Men's Amateur Golf Championship A Family Affair For ASU Golfer.
Aug. 20, 2001
Story written by Ken Klavon, USGA
Atlanta -- Lobbing harmless digs at his golfing cohorts, David Derminio seemingly smiled his way through Sunday's practice round at East Lake Golf Club.
After all, he had reason to. It's not every year that a father-son tandem qualifies for the U.S. Amateur. In fact, one would have to go back to 1958 when Richard D. Chapman of Osterville, Mass., and 16-year-old son Dixie Chapman competed at The Olympic Club.Before the Chapman's, Emerson Carey, Jr. and Emerson Carey, III, of Denver, emerged at the U.S. Amateur in Minneapolis in 1950.
So here are the Derminios -- proud papa David, 48, and 21-year-old Michael, both from Fallbrook, Calif. -- adding another paragraph to the USGA history book.
Yet, the Derminio's feat is so little known that only one reporter, from San Diego, decided to call them up. In fairness, the Derminios were oblivious, too, other than realizing a dream they had set when Michael was about 14.
'When I was younger, we'd play around and I'd always imagine that we would make the U.S. Amateur together,' said Michael. 'That we'd be in this great duel on one of the last holes in match play.'
His eyes aglow in wonderment, Michael caught himself and looked at dad for confirmation. Both smiled sheepishly. 'Yeah, he sure did,' he said.
What makes their story more intriguing is that they qualified at separate sites after fate intervened. Originally scheduled to play together at SCGA Members' Club in Murrieta, Calif., on Aug. 7, David learned a few weeks prior that another commitment he couldn't get out of would force him to seek qualifying elsewhere. He did so at Bernardo Heights Country Club on July 30.
In a show of support, Michael, who plays at Arizona State, jettisoned Arizona in his car at 6 p.m. on July 29, arrived after midnight in California and then woke up before the crack of dawn to caddie. He carried dad's bag for all 36 holes.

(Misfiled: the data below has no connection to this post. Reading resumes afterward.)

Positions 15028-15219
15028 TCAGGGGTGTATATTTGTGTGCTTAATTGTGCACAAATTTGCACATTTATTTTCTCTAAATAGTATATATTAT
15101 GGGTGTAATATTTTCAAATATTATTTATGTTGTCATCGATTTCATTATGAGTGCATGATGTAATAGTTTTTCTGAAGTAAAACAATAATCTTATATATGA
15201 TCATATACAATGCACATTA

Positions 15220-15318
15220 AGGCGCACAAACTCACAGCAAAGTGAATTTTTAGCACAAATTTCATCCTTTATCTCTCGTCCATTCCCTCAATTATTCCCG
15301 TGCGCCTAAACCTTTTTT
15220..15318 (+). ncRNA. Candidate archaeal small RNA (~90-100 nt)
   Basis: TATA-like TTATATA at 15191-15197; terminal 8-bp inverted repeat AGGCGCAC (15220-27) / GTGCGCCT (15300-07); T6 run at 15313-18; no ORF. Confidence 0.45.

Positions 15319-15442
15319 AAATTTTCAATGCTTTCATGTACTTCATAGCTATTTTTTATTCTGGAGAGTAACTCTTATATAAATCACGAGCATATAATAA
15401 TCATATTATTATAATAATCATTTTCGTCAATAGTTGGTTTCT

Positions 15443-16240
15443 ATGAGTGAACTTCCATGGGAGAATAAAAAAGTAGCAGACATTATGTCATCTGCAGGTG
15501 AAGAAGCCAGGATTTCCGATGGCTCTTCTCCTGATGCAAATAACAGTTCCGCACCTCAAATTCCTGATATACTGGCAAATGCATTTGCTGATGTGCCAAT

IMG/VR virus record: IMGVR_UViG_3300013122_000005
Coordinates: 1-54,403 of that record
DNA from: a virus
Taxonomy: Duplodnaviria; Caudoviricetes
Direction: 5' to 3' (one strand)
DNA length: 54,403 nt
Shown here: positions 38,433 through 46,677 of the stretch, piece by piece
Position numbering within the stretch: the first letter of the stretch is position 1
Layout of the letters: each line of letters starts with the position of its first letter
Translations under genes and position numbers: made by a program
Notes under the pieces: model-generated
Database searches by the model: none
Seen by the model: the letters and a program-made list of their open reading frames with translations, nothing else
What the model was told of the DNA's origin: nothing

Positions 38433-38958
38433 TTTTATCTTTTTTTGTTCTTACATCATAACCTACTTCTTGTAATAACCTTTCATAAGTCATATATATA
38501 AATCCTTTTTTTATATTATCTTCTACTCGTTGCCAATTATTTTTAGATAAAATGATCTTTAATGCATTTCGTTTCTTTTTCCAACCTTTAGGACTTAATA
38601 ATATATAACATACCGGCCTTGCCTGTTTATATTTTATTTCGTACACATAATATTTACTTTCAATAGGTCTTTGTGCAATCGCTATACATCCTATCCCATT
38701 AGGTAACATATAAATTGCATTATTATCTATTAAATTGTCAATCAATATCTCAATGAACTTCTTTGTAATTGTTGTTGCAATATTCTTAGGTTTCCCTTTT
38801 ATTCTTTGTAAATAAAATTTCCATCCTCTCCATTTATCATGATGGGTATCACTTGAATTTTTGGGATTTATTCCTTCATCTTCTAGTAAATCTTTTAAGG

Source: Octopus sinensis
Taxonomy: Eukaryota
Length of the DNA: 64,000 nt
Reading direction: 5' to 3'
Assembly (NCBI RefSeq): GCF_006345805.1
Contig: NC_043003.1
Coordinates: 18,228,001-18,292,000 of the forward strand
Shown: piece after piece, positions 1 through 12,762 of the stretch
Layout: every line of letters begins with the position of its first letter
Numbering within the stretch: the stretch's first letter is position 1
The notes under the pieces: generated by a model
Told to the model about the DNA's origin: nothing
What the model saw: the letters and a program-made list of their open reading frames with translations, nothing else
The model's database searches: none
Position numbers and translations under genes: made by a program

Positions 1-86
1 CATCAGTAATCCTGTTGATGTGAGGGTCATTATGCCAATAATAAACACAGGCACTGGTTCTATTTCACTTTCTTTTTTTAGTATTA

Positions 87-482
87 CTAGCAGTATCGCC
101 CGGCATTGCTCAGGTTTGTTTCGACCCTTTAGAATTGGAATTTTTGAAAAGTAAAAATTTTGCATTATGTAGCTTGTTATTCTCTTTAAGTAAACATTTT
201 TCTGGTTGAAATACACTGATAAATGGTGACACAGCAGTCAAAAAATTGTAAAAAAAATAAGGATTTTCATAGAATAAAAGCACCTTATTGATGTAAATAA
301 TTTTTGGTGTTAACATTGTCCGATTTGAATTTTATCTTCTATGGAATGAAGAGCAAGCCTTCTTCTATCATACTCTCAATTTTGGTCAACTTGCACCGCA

Asked why he felt obliged to do so, Michael said, 'We're each other's best friends.'
David said he knew that he beat the odds by qualifying. Think about it. How many 48 year olds do you see tearing up the amateur scene? David, a financial specialist, had been a walk-on player at Arizona State University in the early '70s and settled into the role of scratch golfer. He appeared in two Mid-Amateurs, in 1995 and '98, never making it past stroke play in '95 and suffering though a hip injury in '98.
All the while, golf was a family staple. So much so that the family of eight has a golf hole in their yard with a green, two bunkers and tees set at 25-, 50-, 75-, 100- and 150-yards.
Michael fell in love with the sport and began challenging dad by 14.
After qualifying first, David's exuberance was quelled. He didn't feel complete. Michael still had to qualify. It wouldn't be easy.
On the final day Michael outlasted Steve Tanis of Riverside, Calif., with a birdie in a one-hole playoff. Of course, dad caddied the last 19 holes -- but not after wrapping up a business meeting and getting to the course just a tad tardy.
For his efforts, dad was relieved of his caddieing. Michael's little brother Stephen, 13, who had been caddieing for dad to that point, switched camps.
'Yeah, when Michael qualified, Stephen dropped me like a hot potato,' said David laughing.
Stephen couldn't pinpoint the reason why he did it, but maybe it was out of sympathy. No one would blame him.
A soon-to-be sophomore, Michael endured two previously undiagnosed spine fractures from weightlifting while preparing for the 2000-01 ASU season. The injury put him in a back brace from April until June. It wasn't welcome news, as if any injury ever is. But Michael had finally felt totally healthy for the first time in a while. That's because on the night of his high school graduation, he tore up his left knee on a trampoline when a friend landed on it. His MCL and meniscus were torn, which resulted in two surgeries and a seat on the sideline his first season.
'It would have been a hollow feeling to come here without him,' said David.
David and Michael have played together in a number of events over the years. In 1998 in Arizona, they won the 1998 Father-Son state championship. They recently played in another Arizona event in which they didn't 'fare well,' said David.
Now that they're here, what now? What happens if, for some odd reason, the moons become aligned and the two faced one another in match play? They know that's like putting the cart before the horse, but it's fun to dream.
Fearful of announcing full allegiance to either one of them, Stephen gracefully took the smart route, saying he'd root for both. Michael added he'd 'approach it the same way I would any other competitor.' Dad, however, gleamed as he had been doing all day.
'Just knowing how difficult it is to qualify for the U.S. Amateur to begin with,' said David, who is a USGA Junior Amateur Committee board member, 'being here playing with Mike again and knowing how much golf has meant to us as a family, it's awesome. That would be sweet.'